Creating a social network for scientists is not a revolutionary idea—Academia.edu, Ologeez, and Lab Meeting are all startups that have developed variations of communities for researchers and scientists to share their works. ResearchGATE joins the group by offering a free LinkedIn-like professional network that allows scientists to connect with other colleagues, discover new methods, papers, and people and then collaborate using applications built specifically for researchers.
On ResearchGATE, scientists can create Facebook-like profiles where users can list their education, work experience, skills and interests and attach research papers. Users can add professional contacts by searching for other researchers who have the same focus. ResearchGATE also gives users the option to engage in online discussions by joining or forming groups. ResearchGATE also offers a few applications that help connect scientists in the virtual world. ReStory, similar to GoogleDocs, allows users to collaborate together with colleagues to write and edit documents. ReMeet lets users schedule meetings and conference calls online and ReVote enables users to create surveys and polls on topics. ResearchGATE is planning to roll out several new features in the near future including virtual conferencing and a job board.
The site also offers a powerful search capacity that scours its internal resources and all major external research databases, including Pubmed, Citeseer and others, to find research papers. ResearchGATE also suggests similar papers written about a topic when users upload their own papers, giving users an easy easy to find like-minded individuals and papers. And based on the profiles of other members, ResearchGATE can suggest other scientists, groups, and resources to users.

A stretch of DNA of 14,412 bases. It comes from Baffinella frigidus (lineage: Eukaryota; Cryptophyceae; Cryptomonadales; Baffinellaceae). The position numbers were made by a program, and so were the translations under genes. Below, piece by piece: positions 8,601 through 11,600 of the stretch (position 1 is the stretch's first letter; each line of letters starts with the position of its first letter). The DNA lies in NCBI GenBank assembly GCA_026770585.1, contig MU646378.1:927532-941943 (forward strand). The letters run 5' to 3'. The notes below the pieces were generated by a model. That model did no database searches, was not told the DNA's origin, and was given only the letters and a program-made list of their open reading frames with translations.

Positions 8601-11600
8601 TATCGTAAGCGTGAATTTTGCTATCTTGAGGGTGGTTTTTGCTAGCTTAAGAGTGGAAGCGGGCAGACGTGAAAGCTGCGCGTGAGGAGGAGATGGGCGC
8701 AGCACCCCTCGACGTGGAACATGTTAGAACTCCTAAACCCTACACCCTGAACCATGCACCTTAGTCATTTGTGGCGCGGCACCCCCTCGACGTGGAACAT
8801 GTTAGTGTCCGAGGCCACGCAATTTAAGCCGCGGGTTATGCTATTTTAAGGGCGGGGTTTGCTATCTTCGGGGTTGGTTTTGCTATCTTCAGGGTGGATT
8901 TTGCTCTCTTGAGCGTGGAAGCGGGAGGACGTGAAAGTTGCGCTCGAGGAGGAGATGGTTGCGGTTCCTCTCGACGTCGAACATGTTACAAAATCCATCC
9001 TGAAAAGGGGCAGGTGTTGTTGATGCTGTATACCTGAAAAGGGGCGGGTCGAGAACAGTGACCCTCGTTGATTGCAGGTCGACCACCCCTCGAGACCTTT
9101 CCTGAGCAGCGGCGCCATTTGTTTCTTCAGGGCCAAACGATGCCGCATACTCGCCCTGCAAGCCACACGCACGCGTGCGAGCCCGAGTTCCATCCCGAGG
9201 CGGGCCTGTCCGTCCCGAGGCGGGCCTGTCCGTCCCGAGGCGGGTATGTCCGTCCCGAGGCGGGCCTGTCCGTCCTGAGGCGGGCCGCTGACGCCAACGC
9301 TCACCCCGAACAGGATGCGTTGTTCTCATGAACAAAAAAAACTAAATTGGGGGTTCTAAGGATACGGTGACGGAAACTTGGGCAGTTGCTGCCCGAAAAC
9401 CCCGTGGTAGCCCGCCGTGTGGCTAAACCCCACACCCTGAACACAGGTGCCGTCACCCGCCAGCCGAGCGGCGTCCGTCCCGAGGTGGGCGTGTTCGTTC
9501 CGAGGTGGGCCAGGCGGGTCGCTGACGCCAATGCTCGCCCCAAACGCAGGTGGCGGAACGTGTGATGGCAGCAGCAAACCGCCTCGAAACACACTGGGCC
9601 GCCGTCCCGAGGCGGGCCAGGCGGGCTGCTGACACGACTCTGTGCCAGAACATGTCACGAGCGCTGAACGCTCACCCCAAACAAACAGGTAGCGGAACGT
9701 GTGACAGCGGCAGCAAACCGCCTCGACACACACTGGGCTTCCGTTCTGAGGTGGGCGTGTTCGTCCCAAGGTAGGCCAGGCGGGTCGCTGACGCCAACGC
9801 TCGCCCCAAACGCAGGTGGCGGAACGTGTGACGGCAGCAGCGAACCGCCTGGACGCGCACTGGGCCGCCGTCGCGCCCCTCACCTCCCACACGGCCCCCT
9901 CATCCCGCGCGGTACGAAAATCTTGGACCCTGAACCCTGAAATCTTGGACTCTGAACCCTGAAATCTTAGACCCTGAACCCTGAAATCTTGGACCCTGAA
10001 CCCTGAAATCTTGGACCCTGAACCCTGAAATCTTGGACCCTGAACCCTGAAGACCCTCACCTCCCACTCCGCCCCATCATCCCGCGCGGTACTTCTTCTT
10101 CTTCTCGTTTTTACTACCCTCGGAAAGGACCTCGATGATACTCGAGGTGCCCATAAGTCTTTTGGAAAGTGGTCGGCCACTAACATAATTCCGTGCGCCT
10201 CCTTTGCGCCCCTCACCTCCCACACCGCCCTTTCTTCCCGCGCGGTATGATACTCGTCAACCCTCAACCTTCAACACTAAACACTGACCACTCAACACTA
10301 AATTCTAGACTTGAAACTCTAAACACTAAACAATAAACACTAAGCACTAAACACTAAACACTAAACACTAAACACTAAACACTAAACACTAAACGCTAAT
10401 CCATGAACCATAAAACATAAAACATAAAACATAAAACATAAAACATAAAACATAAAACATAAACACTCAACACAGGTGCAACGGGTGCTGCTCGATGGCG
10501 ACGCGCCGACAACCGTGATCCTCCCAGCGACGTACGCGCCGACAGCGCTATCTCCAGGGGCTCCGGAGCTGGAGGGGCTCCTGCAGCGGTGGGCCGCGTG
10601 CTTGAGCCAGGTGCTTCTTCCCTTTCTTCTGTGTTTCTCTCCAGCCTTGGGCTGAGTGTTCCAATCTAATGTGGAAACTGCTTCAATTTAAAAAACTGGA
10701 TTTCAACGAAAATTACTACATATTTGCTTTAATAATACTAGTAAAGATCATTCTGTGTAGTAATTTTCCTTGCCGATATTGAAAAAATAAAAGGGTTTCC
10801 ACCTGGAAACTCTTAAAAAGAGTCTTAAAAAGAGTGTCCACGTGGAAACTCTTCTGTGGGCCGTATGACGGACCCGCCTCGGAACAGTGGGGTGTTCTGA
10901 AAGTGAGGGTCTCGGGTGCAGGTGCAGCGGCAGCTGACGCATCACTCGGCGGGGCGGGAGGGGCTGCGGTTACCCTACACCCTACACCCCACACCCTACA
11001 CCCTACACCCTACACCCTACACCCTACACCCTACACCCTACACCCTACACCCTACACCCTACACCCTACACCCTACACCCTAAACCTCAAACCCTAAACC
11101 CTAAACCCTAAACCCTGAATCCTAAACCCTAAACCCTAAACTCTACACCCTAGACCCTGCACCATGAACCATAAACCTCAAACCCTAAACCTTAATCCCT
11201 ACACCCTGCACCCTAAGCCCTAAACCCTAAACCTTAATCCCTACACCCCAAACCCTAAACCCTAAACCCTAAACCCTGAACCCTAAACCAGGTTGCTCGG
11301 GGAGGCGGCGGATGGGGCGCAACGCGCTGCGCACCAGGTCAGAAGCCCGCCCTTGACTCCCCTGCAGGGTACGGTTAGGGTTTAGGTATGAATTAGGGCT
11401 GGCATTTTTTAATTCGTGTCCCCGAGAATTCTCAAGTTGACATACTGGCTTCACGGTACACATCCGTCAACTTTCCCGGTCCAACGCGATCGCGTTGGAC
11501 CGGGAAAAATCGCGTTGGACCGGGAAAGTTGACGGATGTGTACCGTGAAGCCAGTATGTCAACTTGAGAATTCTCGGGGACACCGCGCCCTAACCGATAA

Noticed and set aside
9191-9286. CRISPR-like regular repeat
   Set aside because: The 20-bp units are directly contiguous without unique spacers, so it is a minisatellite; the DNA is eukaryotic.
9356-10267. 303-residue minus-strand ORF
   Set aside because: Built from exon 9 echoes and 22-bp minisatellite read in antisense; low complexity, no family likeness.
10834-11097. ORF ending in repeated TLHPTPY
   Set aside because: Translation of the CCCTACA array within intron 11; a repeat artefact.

Currently, ResearchGATE, which was launched earlier this year, has a user base of 50,000 researchers from 196 different countries. More than 40,000 papers and documents have been uploaded to the site and there have been 1100 groups formed around different subject matters. For example, over 100 Influenza specialists formed a research group to discuss the outbreak of the Swine Flu. And more than 1300 researchers from different disciplines formed a group to discuss research methodology and practices. According to the site, ResearchGATE’s groups center mostly around the disciplines of biology, medicine and computer science.
Competitor Labmeeting, lets scientists upload all of those documents, organize them, search them, and share them. Academia.edu also lets scientists connect with each other and provides a useful news feed of papers, conferences and project news and allows users to stay up to date on current events in their field. What makes ResearchGATE’s site useful is not only its its ability to share documents but to be able to connect with scientists all over the world on issues of interest. By suggesting users with similar interests, the site does a lot of the networking work for users. Of course, one of ResearchGATE’s biggest challenges will be recruiting large numbers of scientists to the site. ResearchGATE is hoping to do this by forging partnerships with universities and research institutions and already has a few on board including The University of Georgia and the Medical School of Hannover, Germany.